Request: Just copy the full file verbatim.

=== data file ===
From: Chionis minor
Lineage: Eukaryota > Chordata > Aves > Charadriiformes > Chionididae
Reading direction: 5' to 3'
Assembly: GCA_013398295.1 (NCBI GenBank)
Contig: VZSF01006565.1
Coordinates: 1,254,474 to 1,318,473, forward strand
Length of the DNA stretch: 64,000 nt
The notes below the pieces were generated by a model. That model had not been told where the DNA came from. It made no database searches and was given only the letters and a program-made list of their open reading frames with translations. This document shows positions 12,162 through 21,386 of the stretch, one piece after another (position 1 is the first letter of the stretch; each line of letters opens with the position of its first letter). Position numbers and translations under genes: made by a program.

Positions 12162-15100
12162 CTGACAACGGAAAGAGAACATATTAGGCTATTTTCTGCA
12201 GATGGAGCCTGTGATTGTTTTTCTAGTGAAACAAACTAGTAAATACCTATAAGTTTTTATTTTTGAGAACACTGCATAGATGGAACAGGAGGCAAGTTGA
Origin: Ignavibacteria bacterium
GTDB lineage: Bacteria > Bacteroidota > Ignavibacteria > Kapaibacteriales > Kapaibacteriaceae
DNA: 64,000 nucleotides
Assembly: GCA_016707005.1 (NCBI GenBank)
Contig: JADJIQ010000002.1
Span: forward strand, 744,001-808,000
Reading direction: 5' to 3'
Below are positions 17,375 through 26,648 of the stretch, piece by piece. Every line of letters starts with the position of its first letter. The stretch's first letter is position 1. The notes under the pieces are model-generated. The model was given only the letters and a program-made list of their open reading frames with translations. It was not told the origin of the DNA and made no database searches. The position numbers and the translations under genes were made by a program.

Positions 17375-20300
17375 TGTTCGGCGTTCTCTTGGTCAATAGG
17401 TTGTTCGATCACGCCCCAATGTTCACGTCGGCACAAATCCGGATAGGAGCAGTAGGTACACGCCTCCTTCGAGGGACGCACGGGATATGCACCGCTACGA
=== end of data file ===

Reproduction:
From: Chionis minor
Lineage: Eukaryota > Chordata > Aves > Charadriiformes > Chionididae
Reading direction: 5' to 3'
Assembly: GCA_013398295.1 (NCBI GenBank)
Contig: VZSF01006565.1
Coordinates: 1,254,474 to 1,318,473, forward strand
Length of the DNA stretch: 64,000 nt
The notes below the pieces were generated by a model. That model had not been told where the DNA came from. It made no database searches and was given only the letters and a program-made list of their open reading frames with translations. This document shows positions 12,162 through 21,386 of the stretch, one piece after another (position 1 is the first letter of the stretch; each line of letters opens with the position of its first letter). Position numbers and translations under genes: made by a program.

Positions 12162-15100
12162 CTGACAACGGAAAGAGAACATATTAGGCTATTTTCTGCA
12201 GATGGAGCCTGTGATTGTTTTTCTAGTGAAACAAACTAGTAAATACCTATAAGTTTTTATTTTTGAGAACACTGCATAGATGGAACAGGAGGCAAGTTGA
Origin: Ignavibacteria bacterium
GTDB lineage: Bacteria > Bacteroidota > Ignavibacteria > Kapaibacteriales > Kapaibacteriaceae
DNA: 64,000 nucleotides
Assembly: GCA_016707005.1 (NCBI GenBank)
Contig: JADJIQ010000002.1
Span: forward strand, 744,001-808,000
Reading direction: 5' to 3'
Below are positions 17,375 through 26,648 of the stretch, piece by piece. Every line of letters starts with the position of its first letter. The stretch's first letter is position 1. The notes under the pieces are model-generated. The model was given only the letters and a program-made list of their open reading frames with translations. It was not told the origin of the DNA and made no database searches. The position numbers and the translations under genes were made by a program.

Positions 17375-20300
17375 TGTTCGGCGTTCTCTTGGTCAATAGG
17401 TTGTTCGATCACGCCCCAATGTTCACGTCGGCACAAATCCGGATAGGAGCAGTAGGTACACGCCTCCTTCGAGGGACGCACGGGATATGCACCGCTACGA